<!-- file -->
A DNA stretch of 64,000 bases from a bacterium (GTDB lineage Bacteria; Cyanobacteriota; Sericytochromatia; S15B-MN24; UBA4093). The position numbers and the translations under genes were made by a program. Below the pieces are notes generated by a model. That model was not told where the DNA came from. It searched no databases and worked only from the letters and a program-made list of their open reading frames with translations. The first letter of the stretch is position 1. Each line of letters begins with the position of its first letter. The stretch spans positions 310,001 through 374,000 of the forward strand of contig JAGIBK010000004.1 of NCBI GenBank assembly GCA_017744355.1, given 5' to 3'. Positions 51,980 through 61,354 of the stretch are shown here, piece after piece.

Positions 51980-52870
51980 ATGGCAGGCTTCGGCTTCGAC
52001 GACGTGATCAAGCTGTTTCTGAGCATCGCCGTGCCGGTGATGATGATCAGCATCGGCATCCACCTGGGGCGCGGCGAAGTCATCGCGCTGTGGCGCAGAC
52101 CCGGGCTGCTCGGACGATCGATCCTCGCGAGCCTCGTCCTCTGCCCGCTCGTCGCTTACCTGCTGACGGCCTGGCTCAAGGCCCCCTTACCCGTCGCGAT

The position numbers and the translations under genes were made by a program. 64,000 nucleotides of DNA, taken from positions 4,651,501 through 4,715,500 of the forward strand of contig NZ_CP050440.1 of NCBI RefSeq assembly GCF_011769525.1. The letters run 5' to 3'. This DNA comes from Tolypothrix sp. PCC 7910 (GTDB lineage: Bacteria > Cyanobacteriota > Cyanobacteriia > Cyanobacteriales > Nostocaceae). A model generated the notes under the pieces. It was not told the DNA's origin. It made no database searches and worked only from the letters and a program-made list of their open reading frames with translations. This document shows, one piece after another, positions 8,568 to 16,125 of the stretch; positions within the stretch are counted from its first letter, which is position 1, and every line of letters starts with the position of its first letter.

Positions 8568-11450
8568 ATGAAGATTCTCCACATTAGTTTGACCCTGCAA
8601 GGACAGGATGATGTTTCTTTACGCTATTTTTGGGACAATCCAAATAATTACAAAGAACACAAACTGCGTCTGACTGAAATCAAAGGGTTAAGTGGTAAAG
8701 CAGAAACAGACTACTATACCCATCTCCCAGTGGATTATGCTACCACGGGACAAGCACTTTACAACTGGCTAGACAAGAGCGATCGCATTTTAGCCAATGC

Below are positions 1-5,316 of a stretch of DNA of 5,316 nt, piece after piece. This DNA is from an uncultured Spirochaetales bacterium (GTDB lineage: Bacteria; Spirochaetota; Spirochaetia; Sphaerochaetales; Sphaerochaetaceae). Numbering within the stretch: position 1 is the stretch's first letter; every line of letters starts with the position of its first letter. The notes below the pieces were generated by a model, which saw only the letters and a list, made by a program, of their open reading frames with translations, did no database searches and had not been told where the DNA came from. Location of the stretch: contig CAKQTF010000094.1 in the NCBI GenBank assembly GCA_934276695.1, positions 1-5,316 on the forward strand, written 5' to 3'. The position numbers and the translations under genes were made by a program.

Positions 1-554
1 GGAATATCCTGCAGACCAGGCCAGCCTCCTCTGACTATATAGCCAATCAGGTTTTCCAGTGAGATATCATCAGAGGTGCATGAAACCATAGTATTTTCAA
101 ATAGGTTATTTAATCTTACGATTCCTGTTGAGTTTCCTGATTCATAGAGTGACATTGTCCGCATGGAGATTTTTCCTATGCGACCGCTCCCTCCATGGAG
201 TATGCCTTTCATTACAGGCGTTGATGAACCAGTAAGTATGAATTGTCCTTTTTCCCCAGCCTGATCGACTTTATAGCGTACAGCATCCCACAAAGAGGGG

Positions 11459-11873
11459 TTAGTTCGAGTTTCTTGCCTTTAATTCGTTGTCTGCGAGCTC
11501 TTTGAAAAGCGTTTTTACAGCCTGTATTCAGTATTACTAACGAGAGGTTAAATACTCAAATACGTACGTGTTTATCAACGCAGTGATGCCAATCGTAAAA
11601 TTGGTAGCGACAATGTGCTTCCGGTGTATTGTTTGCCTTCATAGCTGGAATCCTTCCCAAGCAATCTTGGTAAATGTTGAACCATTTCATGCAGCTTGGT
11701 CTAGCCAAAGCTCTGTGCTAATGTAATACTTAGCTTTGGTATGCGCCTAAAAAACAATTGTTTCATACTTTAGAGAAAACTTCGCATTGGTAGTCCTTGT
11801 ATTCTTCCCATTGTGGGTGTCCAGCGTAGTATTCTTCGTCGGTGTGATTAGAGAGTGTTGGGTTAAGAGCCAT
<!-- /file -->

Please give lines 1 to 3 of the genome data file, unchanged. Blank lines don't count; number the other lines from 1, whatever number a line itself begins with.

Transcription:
A DNA stretch of 64,000 bases from a bacterium (GTDB lineage Bacteria; Cyanobacteriota; Sericytochromatia; S15B-MN24; UBA4093). The position numbers and the translations under genes were made by a program. Below the pieces are notes generated by a model. That model was not told where the DNA came from. It searched no databases and worked only from the letters and a program-made list of their open reading frames with translations. The first letter of the stretch is position 1. Each line of letters begins with the position of its first letter. The stretch spans positions 310,001 through 374,000 of the forward strand of contig JAGIBK010000004.1 of NCBI GenBank assembly GCA_017744355.1, given 5' to 3'. Positions 51,980 through 61,354 of the stretch are shown here, piece after piece.

Positions 51980-52870
51980 ATGGCAGGCTTCGGCTTCGAC